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I have a UIScrollView and I want to draw a vertical line that has a height of the UIScrollView contentHeight. How do I do this easily and without sacrificing performance? I am thinking of using a UIVIew with a very-very large height (because we don't know what the contentHeight of the scrollView will be) and adding it as a subview of the UIScrollView. Is there a better approach than this?

The line is basically 10px width, gray color, that spans from the top to the bottom of the scrollView.

Here's what I have as of now, I am basically overriding the UIScrollView drawRect:

- (void)drawRect:(CGRect)rect
{
    if (shouldDrawVerticalLineForProfile){
        CGContextRef context = UIGraphicsGetCurrentContext();
        CGColorRef separatorColor = [UIColor colorWithRed:47.0/255.0 green:47.0/255.0 
                                                     blue:47.0/255.0 alpha:1.0].CGColor;

        // Add at bottom
        CGPoint startPoint = CGPointMake(30, 0);
        CGPoint endPoint = CGPointMake(30, 10000);

        CGContextSaveGState(context);
        CGContextSetLineCap(context, kCGLineCapSquare);
        CGContextSetStrokeColorWithColor(context, separatorColor);
        CGContextSetLineWidth(context, 5.0);
        CGContextMoveToPoint(context, startPoint.x + 0.5, startPoint.y + 0.5);
        CGContextAddLineToPoint(context, endPoint.x + 0.5, endPoint.y + 0.5);
        CGContextStrokePath(context);
        CGContextRestoreGState(context);     
    }

}
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2 Answers 2

- (void)drawRect:(CGRect)rect {
  CGContextRef ctx = UIGraphicsGetCurrentContext();
  CGContextSetStrokeColorWithColor(ctx, [UIColor colorWithRed: 0.0 green:0.0 blue:0.0 alpha:.6].CGColor);
  CGContextSetLineWidth(ctx, 1);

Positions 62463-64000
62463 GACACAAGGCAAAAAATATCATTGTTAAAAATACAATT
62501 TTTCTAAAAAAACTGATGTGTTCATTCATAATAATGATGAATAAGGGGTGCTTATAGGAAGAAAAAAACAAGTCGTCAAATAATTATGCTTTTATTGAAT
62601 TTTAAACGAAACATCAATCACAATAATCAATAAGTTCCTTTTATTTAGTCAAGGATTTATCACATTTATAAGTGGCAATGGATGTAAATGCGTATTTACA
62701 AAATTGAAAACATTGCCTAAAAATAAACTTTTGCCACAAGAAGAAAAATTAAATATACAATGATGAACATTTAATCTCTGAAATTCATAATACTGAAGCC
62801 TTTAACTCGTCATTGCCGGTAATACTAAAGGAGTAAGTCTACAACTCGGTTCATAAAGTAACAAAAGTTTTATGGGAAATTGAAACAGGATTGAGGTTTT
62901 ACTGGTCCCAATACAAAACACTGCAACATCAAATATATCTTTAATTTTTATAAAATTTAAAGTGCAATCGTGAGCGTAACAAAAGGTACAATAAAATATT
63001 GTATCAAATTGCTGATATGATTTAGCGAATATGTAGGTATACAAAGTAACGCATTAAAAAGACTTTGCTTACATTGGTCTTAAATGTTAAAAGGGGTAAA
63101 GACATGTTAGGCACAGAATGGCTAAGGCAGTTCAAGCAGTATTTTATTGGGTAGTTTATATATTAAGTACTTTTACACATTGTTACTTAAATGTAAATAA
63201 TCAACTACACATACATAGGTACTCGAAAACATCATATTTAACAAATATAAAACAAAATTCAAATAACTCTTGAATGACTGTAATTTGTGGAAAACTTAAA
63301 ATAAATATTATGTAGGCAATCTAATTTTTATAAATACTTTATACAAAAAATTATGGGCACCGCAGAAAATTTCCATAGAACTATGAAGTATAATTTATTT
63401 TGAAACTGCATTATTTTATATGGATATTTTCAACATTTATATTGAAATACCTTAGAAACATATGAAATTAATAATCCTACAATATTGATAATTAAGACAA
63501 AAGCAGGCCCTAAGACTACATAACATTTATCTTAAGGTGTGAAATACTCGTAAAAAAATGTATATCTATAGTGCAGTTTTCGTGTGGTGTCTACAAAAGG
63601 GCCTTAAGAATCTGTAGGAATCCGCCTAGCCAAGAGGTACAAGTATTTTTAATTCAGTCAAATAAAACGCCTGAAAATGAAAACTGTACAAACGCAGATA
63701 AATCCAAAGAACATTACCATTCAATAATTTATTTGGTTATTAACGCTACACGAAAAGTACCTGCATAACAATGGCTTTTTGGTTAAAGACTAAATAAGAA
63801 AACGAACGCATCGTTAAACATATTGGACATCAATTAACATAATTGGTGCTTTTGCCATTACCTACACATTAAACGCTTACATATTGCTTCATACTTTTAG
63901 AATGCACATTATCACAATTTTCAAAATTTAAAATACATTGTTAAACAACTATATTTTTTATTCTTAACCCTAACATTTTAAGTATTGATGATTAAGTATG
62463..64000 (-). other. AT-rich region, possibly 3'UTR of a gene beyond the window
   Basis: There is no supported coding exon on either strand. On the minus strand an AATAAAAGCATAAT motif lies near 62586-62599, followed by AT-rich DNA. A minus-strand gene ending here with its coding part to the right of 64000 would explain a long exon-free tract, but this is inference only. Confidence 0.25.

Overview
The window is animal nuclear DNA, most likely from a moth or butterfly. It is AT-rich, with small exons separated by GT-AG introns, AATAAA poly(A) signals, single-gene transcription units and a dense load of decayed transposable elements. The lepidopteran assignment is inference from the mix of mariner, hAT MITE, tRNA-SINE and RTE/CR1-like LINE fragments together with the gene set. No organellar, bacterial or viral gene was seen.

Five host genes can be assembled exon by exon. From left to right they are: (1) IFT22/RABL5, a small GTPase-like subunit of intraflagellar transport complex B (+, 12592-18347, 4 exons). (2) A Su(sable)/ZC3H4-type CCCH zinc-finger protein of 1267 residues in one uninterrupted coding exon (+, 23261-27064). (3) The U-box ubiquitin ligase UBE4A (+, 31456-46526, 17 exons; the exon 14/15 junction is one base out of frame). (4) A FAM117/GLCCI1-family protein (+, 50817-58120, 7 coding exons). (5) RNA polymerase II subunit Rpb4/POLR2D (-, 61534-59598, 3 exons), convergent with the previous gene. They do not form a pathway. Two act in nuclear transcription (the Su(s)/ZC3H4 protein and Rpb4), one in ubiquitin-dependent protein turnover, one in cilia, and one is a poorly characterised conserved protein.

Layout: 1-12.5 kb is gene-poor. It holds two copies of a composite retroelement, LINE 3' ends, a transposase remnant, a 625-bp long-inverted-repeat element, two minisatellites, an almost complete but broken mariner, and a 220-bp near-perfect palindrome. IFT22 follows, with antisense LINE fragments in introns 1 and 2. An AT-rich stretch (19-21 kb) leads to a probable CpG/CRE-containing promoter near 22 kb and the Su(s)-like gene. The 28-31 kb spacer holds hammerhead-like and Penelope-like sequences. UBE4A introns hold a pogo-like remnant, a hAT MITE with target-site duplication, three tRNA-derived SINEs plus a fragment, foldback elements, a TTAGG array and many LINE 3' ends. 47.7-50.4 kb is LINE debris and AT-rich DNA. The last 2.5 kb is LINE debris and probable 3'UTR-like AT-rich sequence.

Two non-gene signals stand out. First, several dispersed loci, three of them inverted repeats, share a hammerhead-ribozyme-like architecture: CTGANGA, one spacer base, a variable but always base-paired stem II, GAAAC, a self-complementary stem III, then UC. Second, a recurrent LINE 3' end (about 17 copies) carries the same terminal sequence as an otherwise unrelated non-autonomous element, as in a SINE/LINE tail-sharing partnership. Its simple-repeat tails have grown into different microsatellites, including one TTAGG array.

CGContextBeginPath(ctx);
  CGContextMoveToPoint(ctx, 0, CGRectGetMaxY(rect) - 2);
  CGContextAddLineToPoint(ctx, CGRectGetMaxX(rect), CGRectGetMaxY(rect) - 2);
  CGContextStrokePath(ctx);
  CGContextSetLineWidth(ctx, 2);
  CGContextSetStrokeColorWithColor(ctx, [UIColor colorWithRed: .34 green:.35 blue:.352 alpha:.6].CGColor);

  CGContextBeginPath(ctx);
  CGContextMoveToPoint(ctx, 0, CGRectGetMaxY(rect));
  CGContextAddLineToPoint(ctx, CGRectGetMaxX(rect), CGRectGetMaxY(rect));
  CGContextStrokePath(ctx);




}

add this to your UIScrollView's controller

the code i gave u draws a horizontal line but u should be able to adapt it.

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do I need to call [super drawRect]? also what if I have a BOOL inside my UIScrolLView that determines whether this line should be drawn or not? Will this work? Can I just put an if statement in drawRect? I am just not sure when drawRect will be called –  xonegirlz Jul 3 '12 at 20:31
    
drawRect is called when the view is drawn in my experience i did not need to call super i have it exactly as i pasted it, sorry i didnt have time to modify it for you but it should be simple. You can wrap all that code an if statement that checks your BOOL. I use the code to draw a custom inset separator between table cells. –  j_mcnally Jul 3 '12 at 20:41

Ummm, the easiest way would be too just add a UIView and set the background color.

-(void)viewDidLoad {
   [super viewDidLoad];

   UIView *verticalBar = [[[UIView alloc] init] autorelease];
   [verticalBar setBackgroundColor:[UIColor grayColor]];
   [verticalBar setFrame:CGRectMake(0,0,10,[scrollView contentSize].height)];

   [[self view] addSubview:verticalBar];
}

You don't need a "very very large height" because you know the maximum height via the scrollView.

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This would have a lot more overhead than just drawing the line tho as ur instancing a lot of un-needed stuff. –  j_mcnally Jul 3 '12 at 20:20
    
That would be why this is the "easiest". :P –  ColdLogic Jul 3 '12 at 20:21
    
I agree with j_mcnally.. I would think that Core Graphics would be more optimized? –  xonegirlz Jul 3 '12 at 20:24
    
oh and by the way UIScrollView does not have a viewDidLoad.. are you saying do this inside the UIViewController that has a UIScrollView? If that's the case then that's not what I want. I need this to be in the UIScrollView –  xonegirlz Jul 3 '12 at 20:25
    
@j_mcnally Actually this is much faster than a way that overrides drawRect and uses CoreGraphics. It all has to do with how the CoreAnimation layer system works. –  idz Jul 3 '12 at 20:39

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